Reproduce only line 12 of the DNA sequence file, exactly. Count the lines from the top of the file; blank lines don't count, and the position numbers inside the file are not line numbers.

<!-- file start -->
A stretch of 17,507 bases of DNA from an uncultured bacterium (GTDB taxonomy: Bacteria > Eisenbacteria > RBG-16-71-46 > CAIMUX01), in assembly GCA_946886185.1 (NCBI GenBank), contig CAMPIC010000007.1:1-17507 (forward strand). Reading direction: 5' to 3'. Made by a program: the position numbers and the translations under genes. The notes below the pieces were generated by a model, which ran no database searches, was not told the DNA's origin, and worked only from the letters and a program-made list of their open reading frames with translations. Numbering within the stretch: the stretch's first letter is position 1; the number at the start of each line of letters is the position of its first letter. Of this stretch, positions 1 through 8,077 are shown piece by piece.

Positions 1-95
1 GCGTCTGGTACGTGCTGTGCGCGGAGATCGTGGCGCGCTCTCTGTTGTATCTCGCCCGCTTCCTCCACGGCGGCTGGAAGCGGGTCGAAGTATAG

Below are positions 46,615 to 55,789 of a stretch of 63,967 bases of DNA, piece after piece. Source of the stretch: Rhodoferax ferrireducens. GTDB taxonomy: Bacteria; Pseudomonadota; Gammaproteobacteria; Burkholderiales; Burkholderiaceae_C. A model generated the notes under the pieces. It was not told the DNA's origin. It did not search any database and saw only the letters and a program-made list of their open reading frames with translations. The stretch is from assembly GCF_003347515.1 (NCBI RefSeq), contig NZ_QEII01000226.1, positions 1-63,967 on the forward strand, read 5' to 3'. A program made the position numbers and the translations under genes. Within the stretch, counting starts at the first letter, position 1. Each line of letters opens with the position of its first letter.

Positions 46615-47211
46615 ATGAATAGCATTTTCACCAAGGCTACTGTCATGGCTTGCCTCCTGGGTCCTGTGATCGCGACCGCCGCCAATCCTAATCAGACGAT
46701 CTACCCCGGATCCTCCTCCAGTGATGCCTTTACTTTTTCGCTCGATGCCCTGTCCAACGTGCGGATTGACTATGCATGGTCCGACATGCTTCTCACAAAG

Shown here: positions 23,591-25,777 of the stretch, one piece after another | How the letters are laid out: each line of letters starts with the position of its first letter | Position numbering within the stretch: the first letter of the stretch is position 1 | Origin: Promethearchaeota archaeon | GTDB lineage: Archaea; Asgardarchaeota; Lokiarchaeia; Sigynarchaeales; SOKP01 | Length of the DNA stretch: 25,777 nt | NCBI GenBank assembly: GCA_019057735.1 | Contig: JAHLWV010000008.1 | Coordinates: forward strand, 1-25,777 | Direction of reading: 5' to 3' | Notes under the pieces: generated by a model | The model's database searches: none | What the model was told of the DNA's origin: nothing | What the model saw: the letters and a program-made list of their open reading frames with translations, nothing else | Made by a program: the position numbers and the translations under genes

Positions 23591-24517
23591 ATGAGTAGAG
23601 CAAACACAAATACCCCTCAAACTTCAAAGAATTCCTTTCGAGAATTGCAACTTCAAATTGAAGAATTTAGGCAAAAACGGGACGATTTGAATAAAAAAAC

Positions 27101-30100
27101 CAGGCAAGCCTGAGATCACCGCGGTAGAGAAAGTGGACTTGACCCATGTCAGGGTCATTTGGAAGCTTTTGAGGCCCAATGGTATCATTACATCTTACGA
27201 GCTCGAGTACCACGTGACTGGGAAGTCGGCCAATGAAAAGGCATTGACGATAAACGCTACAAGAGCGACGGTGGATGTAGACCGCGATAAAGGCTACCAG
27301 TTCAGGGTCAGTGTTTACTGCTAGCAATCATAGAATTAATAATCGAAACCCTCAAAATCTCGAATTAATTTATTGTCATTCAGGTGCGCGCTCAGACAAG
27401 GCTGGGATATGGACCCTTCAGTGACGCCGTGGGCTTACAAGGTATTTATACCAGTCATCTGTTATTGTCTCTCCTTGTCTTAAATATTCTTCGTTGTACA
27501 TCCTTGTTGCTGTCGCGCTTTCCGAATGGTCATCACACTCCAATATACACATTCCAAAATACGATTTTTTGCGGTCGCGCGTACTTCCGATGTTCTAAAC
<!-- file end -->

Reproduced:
Positions 27101-30100